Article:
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The constitution of the Athenians is a short treatise to the government of the ancient Athens society. It gives a critique of the Athenian constitution that had been adopted at the time, making the community a democratic state. The authors of the document are unknown, but it was once attributed to Xenophon because the text was found preserved among the minor works by the same author. Most scholars disagree with the views of the document, given the fact that it is against the democratic form of government adopted by most of the modern-day countries. The estimated date for the document range from as early 443 and as late as 406 BC, though most scholars think that the document should be dated sometime in the Archidamian War.
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The thesis of the work is laid out in the introduction, where the author states that though he may dislike the Athenian form of government, he still acknowledges that is well designed to serve its purpose (Bowersock, 2000) which is the inclusion of all the people in the state. The author describes the specific aspects of the Athenian form of government that works for the advancement if the democracy.
The document is a clear evidence that some of the Athenians were not pleased with the form of government. It is therefore essential to examine the flip side, the empowerment that the type of government provided for the lower class, known as the commons in the document. Democracy provided the commoners with numerous opportunities that would not be otherwise available to them. This includes the chance to have a say in the government proceedings.
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Before the institution of the democracy, the top class had the final say in the government proceedings. Though the author is bitter about this, it is not hard for readers to see the benefits of such a government and the control of the so-called allies to both the city and the commoners. During the end of the Persian war, both the strong and the weaker cities in Greek-inhabited areas had to band together against Persia. Over time, Athens became the headquarters of the cities, and they had to pay tributes to the town. After the Persian threat was eliminated, a few cities decided that it was the time to end the treaty with Athens. Athens, however, being used to the taxes that it received from these cities, was reluctant to let them go and weakened the cities to the point that they were unable to leave the league. It was the ability of the cities to pay their tributes that kept Athens strong. The Democrats saw it worthy that all the Athenians, despite their social status should share in the wealth of Athens.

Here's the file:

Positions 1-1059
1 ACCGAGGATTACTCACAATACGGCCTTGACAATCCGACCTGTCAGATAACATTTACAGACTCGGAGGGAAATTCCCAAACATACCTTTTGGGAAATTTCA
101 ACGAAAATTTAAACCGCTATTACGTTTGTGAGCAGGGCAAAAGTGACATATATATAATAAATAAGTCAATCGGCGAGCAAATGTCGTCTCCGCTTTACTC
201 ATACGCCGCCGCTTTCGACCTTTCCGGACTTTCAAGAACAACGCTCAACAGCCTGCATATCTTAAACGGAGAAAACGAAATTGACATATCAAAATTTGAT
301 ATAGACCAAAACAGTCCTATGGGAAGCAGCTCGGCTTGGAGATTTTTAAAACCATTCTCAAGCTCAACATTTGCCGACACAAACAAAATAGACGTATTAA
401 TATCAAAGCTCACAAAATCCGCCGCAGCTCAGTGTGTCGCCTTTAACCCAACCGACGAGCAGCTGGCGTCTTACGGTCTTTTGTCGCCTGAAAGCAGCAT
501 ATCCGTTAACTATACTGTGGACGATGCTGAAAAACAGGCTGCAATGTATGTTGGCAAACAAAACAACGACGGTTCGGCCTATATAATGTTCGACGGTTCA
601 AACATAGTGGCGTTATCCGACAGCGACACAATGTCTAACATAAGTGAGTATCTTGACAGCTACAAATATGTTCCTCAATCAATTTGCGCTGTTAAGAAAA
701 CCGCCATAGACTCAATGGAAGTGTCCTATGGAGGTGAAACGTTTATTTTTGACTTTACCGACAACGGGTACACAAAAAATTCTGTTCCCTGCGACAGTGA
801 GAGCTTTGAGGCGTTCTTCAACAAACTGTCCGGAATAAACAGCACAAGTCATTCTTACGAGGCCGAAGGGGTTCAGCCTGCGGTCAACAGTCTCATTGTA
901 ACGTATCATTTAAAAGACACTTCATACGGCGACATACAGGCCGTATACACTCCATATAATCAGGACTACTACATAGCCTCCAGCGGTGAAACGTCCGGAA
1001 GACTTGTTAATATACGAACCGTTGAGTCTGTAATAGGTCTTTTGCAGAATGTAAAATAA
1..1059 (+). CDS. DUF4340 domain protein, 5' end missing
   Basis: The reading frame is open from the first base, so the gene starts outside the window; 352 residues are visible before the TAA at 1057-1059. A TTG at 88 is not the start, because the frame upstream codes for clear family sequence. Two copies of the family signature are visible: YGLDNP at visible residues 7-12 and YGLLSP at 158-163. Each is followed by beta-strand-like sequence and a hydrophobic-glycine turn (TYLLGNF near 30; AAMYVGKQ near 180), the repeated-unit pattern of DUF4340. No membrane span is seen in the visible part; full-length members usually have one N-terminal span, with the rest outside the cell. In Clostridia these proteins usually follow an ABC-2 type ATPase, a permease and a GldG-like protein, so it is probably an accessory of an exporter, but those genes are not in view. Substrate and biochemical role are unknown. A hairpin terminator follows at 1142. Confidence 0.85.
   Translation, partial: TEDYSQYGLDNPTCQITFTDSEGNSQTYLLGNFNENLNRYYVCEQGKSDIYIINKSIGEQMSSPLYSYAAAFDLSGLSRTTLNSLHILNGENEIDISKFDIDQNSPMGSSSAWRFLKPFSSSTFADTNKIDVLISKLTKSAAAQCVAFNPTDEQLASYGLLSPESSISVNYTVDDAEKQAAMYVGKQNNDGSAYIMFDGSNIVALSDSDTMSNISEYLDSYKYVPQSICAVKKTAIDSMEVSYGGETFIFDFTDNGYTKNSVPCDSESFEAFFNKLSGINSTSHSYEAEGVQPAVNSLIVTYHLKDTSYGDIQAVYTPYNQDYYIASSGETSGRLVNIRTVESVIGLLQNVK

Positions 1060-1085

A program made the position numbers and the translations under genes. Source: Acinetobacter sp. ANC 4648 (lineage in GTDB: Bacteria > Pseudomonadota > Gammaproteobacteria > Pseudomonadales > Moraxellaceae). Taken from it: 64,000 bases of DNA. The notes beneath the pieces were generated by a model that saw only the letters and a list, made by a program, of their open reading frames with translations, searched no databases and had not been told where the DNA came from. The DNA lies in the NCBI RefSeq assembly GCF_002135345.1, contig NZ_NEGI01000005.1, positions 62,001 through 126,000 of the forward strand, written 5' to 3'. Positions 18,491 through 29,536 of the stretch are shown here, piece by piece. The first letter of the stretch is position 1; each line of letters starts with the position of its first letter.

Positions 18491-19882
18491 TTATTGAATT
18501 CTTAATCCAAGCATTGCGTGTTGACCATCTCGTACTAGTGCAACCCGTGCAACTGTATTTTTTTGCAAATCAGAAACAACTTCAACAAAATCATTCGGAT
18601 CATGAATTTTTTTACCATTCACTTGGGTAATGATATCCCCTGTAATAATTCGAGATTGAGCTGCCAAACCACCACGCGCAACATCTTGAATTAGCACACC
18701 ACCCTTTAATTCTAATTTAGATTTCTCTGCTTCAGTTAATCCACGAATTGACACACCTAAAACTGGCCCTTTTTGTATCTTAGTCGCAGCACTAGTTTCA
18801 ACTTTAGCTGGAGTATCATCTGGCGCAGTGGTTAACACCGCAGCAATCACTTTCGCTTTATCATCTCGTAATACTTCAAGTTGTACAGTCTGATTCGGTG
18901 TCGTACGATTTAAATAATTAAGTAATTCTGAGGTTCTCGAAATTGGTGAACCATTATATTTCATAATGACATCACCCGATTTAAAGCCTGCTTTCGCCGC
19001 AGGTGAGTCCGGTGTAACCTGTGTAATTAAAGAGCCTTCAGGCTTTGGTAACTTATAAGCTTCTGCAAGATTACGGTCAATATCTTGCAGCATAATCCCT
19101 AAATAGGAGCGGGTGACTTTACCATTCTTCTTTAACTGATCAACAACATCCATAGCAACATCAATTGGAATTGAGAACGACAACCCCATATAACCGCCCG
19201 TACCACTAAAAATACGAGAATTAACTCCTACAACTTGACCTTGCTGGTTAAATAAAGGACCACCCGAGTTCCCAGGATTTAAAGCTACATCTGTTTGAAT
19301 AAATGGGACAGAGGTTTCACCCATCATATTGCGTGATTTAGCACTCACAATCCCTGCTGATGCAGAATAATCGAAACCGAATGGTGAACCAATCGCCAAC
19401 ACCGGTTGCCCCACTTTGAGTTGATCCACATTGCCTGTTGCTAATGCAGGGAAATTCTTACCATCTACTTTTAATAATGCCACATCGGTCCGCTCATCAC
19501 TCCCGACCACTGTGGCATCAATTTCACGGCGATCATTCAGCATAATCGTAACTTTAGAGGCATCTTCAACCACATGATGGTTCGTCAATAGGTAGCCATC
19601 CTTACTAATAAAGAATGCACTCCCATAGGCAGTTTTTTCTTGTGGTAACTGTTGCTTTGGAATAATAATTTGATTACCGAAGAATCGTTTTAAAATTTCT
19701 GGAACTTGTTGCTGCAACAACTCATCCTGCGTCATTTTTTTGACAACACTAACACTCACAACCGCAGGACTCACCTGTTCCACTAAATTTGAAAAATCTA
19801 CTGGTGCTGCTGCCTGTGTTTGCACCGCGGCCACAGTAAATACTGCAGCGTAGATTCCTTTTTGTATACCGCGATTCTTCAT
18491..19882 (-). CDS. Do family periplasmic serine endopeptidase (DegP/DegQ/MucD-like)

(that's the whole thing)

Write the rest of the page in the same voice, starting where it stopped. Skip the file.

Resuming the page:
This, however, was not the case, as the wealthy and aristocratic class continued to influence the decisions that were made by the government. There were other effects to the society, as the author of the documents, comments that it was easier for the wicked to escape the law in a democratic city (Bowersock, 2000). The leaders, even the commoners that had risen to the ranks of leadership, sought the positions, not for service but to seek honour and wealth. The perspective of the author, if it had been taken into consideration, would have saved Athens from her ultimate demise.
- Bowersock, G.W., 2000. ‘Pseudo-Xenophon, Constitution of the Athenians,’ Xenophon, Scripta Minora, pp.460-507.